Many people who take out student loans inevitably get in over their heads, and when that debt, coupled with other types of debt, starts to be too much, bankruptcy can seem like a viable solution.
Filing for bankruptcy is not a decision to be taken lightly as it has long term financial implications. While there are several types of bankruptcy, Chapter 7 and Chapter 13 are the two most common for individuals. Chapter 7 is a personal liquidation in which your assets are sold to pay off your debts to the greatest extent possible, and whatever portion of your debt can't be paid is wiped out. Chapter 13 is a reorganization of your debts; its purpose isn't to eliminate your debt, but to help you repay it in a more doable fashion.
Chapter 7 is harder to qualify for than Chapter 13, but ultimately, it can be a good bet if your goal is to get your debts eliminated and start over with a clean slate. (Of course, the downside of Chapter 7 is having your assets sold off to pay your debts, but in exchange, your debts are largely wiped out.) But if your goal in filing for Chapter 7 is to get rid of your student loans, you'll generally need to rethink that plan. That's because student loans are rarely dischargeable in bankruptcy.
One judge, however, just made a key move to buck that trend. In January of 2020, a Chapter 7 bankruptcy filer with massive amounts of student debt managed to get his loans thrown out in a New York bankruptcy court. And if more judges follow suit, it could be huge for borrowers on a national level.
Why student loans rarely get tossed out
Though the purpose of Chapter 7 is to eliminate a filer's debts, there are some debts that can't be tossed out, such as money owed to the IRS and, in most cases, student loans. In fact, for student debt to be eliminated via the bankruptcy process, a filer must prove that:
- Every reasonable effort has been made to pay back those loans.
- The filer won't manage to maintain a reasonable standard of living if paying back those loans remains obligatory.
- The financial circumstances making those loans unpayable will remain in effect for the bulk of those loans' repayment period.
The first two items on this list are extremely open to interpretation, and so it's difficult to get student debt dismissed if you're not permanently disabled and have the capacity to earn an income and keep paying off those loans over time.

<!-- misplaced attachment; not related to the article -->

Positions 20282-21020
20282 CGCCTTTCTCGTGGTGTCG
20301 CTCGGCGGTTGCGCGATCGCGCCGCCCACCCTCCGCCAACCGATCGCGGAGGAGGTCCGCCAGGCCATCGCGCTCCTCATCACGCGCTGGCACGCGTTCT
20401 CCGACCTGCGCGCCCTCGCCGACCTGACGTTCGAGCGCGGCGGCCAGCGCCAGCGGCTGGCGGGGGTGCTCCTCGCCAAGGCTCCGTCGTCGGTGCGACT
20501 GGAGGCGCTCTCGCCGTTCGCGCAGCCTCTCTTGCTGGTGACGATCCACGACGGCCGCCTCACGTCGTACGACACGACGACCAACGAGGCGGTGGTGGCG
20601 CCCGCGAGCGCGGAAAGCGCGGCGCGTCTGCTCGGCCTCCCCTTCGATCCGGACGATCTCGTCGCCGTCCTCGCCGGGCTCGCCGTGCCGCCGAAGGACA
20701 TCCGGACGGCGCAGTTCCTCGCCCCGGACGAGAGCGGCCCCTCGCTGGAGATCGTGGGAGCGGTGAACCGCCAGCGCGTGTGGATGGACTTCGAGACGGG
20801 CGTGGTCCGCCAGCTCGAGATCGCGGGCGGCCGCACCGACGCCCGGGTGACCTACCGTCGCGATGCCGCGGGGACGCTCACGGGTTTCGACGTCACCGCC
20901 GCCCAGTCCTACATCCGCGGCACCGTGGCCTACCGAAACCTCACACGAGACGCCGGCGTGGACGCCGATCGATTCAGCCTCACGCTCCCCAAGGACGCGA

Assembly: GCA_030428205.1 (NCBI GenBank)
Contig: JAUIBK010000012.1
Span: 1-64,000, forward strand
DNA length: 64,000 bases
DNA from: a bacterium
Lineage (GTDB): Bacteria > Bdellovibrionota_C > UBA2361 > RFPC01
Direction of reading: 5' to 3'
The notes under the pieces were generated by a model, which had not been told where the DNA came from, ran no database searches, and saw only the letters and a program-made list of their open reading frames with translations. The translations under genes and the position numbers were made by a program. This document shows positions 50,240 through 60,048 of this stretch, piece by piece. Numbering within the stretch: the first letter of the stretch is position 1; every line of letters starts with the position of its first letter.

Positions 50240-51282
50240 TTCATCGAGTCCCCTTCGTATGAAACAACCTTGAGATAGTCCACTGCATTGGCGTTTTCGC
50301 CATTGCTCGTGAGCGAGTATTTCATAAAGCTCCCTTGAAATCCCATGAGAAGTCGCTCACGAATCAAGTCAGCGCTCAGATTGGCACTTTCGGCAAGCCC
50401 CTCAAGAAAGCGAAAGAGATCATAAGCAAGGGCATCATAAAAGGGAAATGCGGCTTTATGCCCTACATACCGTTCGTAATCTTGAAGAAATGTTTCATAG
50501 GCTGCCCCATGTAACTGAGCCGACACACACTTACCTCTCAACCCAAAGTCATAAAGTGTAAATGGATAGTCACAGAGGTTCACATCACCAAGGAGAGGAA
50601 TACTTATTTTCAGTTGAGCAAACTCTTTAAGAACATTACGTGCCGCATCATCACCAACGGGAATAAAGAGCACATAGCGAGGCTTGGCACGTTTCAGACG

So how did one filer manage to get his student debt eliminated? Apparently, the filer in question had racked up over $221,000 in debt, including accrued interest, but also, his income was such that at the end of each month, he was $1,500 further in the red. Bankruptcy judge Cecilia Morris agreed that the filer had made a reasonable effort to repay his debt, would not be able to maintain a minimal standard of living due to that outstanding debt, and was likely to face similar circumstances throughout the remainder of his repayment period. As such, that student debt was tossed out.
Now one thing that's really significant here is that the filer in question wasn't unemployed; rather, his debt constituted such a hardship that he was able to obtain relief through the bankruptcy process.
Will this be the norm going forward? Probably not. But is it encouraging news for student loan borrowers contemplating bankruptcy? Most certainly.
Of course, filing for Chapter 7 is no picnic. There are costs involved, and there's credit score damage to contend with. In fact, it takes 10 years for a Chapter 7 filing to disappear from a credit report. But if you're drowning in student debt, as well as other types of debt, it may be a reasonable option to pursue (a lawyer can advise you on that). This especially holds true if there's a chance that somehow, your student loans might actually disappear in the process.